Volume 75, Number 27 | November 23 - 29, 2005

Villager photo by Bonnie Rosenstock

From left, Bill Van Winkle, president of the Holland Society, Philip Clough, president of Kiehl’s, and Nicholas Stuyvesant Fish, seventh-generation direct descendant of Peter Stuyvesant, at unveiling of plaque commemorating Peter Stuyvesant’s pear tree.

Peter’s famed pear tree plaque returns to its roots

By Bonnie Rosenstock

On a clear, brisk Thurs., Nov. 17 morning, in a low-key, but spirited ceremony, the bronze plaque commemorating the site of Peter Stuyvesant’s beloved pear tree was welcomed back to Kiehl’s after an absence of 46 years with a formal dedication accompanied by champagne, croissants and the cacophony of city street sounds.

Joining employees of Kiehl’s — the East Village store founded 154 years ago as an apothecary and today offering an array of hair and skin products — at the event were members of the Holland Society, the Society of the Holland Dames, St. Mark’s Church Historic Landmark Fund, the St. Mark’s Church community and a few invited guests.

The honor of parting the crimson curtain covering the plaque was accorded to Nicholas Stuyvesant Fish, a seventh-generation descendant of the former governor of the Dutch colony of New Amsterdam.

Fish flew in from Portland, Ore., where he now resides, to also preside at the kickoff of the first annual Five Dutch Days the day before, an event commemorating the contributions of the Dutch to the history of New York. He was born and raised in New York and has long and deep roots here. The Fish and Stuyvesant families are buried in the graveyard of St. Mark’s Church at 10th St. and Second Ave. His daughter, Maria Elizabeth Stuyvesant Fish, named after Elizabeth Stuyvesant, the governor’s daughter and wife of Nicholas Fish — a leading Federalist of his day and New York City alderman — was baptized at the church 12 years ago.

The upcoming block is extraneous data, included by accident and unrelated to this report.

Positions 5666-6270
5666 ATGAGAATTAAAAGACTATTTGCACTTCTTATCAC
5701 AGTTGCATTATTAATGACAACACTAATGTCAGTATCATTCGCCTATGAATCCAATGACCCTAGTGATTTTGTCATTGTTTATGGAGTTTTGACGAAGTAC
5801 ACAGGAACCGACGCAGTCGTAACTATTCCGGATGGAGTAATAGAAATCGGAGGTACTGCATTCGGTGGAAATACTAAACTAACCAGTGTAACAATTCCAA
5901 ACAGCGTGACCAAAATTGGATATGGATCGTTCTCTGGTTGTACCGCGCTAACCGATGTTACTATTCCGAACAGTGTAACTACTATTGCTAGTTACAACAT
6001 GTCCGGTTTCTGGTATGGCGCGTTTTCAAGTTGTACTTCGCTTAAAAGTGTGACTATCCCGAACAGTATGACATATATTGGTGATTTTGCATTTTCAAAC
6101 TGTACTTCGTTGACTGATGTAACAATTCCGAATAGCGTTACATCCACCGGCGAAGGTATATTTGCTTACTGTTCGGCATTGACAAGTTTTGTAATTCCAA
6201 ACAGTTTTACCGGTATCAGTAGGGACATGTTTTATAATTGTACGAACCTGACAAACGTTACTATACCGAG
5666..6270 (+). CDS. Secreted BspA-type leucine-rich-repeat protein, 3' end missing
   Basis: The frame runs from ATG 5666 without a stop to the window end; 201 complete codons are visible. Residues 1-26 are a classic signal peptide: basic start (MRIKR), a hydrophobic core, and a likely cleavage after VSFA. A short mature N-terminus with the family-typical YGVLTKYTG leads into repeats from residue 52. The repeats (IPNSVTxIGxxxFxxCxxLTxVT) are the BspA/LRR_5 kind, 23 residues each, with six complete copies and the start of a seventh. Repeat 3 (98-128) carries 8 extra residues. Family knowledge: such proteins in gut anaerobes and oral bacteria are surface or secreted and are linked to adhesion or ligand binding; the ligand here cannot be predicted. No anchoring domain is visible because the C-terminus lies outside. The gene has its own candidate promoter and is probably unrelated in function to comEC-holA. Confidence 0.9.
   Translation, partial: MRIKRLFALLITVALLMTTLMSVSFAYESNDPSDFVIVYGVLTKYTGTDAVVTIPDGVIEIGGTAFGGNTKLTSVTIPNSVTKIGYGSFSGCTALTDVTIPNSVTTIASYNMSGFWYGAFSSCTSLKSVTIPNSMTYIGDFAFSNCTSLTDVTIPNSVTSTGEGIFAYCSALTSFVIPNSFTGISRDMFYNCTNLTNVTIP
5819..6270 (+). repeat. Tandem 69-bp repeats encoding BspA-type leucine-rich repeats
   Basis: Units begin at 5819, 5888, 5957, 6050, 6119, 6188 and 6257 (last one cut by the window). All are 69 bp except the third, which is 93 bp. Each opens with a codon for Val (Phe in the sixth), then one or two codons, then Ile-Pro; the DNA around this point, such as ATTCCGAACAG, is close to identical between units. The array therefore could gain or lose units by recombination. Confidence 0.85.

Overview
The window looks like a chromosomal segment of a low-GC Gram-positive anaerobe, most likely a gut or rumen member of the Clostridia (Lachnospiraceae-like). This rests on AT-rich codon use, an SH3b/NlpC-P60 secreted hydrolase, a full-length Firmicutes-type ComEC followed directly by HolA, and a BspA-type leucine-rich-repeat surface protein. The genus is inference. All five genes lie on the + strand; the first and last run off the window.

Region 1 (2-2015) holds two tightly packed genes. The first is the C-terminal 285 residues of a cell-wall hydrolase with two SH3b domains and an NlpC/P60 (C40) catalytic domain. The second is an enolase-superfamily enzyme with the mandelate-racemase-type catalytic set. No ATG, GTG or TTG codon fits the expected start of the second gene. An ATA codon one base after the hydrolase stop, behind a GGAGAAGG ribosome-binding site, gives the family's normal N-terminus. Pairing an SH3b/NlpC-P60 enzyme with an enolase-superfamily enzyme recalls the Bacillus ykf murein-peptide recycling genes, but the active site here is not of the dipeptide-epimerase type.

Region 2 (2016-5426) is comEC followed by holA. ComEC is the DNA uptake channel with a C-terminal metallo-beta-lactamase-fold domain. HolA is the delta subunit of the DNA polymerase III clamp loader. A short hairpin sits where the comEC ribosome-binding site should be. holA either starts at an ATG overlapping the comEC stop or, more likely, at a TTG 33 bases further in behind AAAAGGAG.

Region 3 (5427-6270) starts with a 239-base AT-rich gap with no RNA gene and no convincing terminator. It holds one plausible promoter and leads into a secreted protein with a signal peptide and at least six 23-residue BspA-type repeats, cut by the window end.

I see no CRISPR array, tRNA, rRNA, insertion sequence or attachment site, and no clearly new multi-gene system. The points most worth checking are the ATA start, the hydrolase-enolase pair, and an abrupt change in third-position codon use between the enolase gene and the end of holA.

“There’s so much that the British wiped out. The victor gets to write history,” Fish said. “I’ve never been particularly conscious of my Dutch roots. It’s not something you go around advertising. As a kid I couldn’t even spell Stuyvesant, so I didn’t use it. I think what’s happening in terms of acknowledgement is that it is from the Dutch that we gained our tolerance, and so much of what made this a world-class city occurred because of the Dutch, not the English,” he said.

In a phone interview a few days before the official unveiling, Philip Clough, president of Kiehl’s Pharmacy, expressed his delight at the plaque’s return to the brick wall at the northeast corner of Third Ave. and 13th St.

On Nov. 12, 2003, during Clough’s first month with Kiehl’s, the company planted a pear tree and installed a small tablet in the tree pit with great fanfare to commemorate the original pear tree planted at this intersection by Stuyvesant in either 1647 or 1664. It bore “spicy fruit” for over 200 years until it was knocked down in February 1867 after two drays collided and smashed into it. City dignitaries, a mayoral proclamation and the granddaughter of Kiehl’s founder were in attendance two years ago, as “Pear Tree Corner” was rededicated. (The original corner pharmacy, known as The Pear Tree Drugstore, became Kiehl’s in 1851.)